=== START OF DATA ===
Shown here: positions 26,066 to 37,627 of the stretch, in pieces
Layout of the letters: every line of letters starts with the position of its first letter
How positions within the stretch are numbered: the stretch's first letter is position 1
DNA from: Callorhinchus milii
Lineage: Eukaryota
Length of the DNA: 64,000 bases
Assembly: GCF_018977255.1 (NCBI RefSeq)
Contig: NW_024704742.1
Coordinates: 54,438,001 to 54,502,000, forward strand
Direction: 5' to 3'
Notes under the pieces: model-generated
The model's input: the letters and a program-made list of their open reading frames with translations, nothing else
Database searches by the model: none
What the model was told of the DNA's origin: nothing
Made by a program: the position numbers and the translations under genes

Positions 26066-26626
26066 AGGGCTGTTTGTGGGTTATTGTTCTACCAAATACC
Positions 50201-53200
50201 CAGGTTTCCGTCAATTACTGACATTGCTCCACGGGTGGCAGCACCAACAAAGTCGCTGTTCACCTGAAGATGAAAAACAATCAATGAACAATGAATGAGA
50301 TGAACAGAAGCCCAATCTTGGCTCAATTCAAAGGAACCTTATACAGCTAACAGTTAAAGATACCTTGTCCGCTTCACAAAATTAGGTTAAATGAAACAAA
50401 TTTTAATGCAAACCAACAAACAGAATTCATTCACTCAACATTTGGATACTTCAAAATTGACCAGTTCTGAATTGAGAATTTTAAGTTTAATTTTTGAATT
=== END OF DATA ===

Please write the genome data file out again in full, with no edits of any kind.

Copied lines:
Shown here: positions 26,066 to 37,627 of the stretch, in pieces
Layout of the letters: every line of letters starts with the position of its first letter
How positions within the stretch are numbered: the stretch's first letter is position 1
DNA from: Callorhinchus milii
Lineage: Eukaryota
Length of the DNA: 64,000 bases
Assembly: GCF_018977255.1 (NCBI RefSeq)
Contig: NW_024704742.1
Coordinates: 54,438,001 to 54,502,000, forward strand
Direction: 5' to 3'
Notes under the pieces: model-generated
The model's input: the letters and a program-made list of their open reading frames with translations, nothing else
Database searches by the model: none
What the model was told of the DNA's origin: nothing
Made by a program: the position numbers and the translations under genes

Positions 26066-26626
26066 AGGGCTGTTTGTGGGTTATTGTTCTACCAAATACC
Positions 50201-53200
50201 CAGGTTTCCGTCAATTACTGACATTGCTCCACGGGTGGCAGCACCAACAAAGTCGCTGTTCACCTGAAGATGAAAAACAATCAATGAACAATGAATGAGA
50301 TGAACAGAAGCCCAATCTTGGCTCAATTCAAAGGAACCTTATACAGCTAACAGTTAAAGATACCTTGTCCGCTTCACAAAATTAGGTTAAATGAAACAAA
50401 TTTTAATGCAAACCAACAAACAGAATTCATTCACTCAACATTTGGATACTTCAAAATTGACCAGTTCTGAATTGAGAATTTTAAGTTTAATTTTTGAATT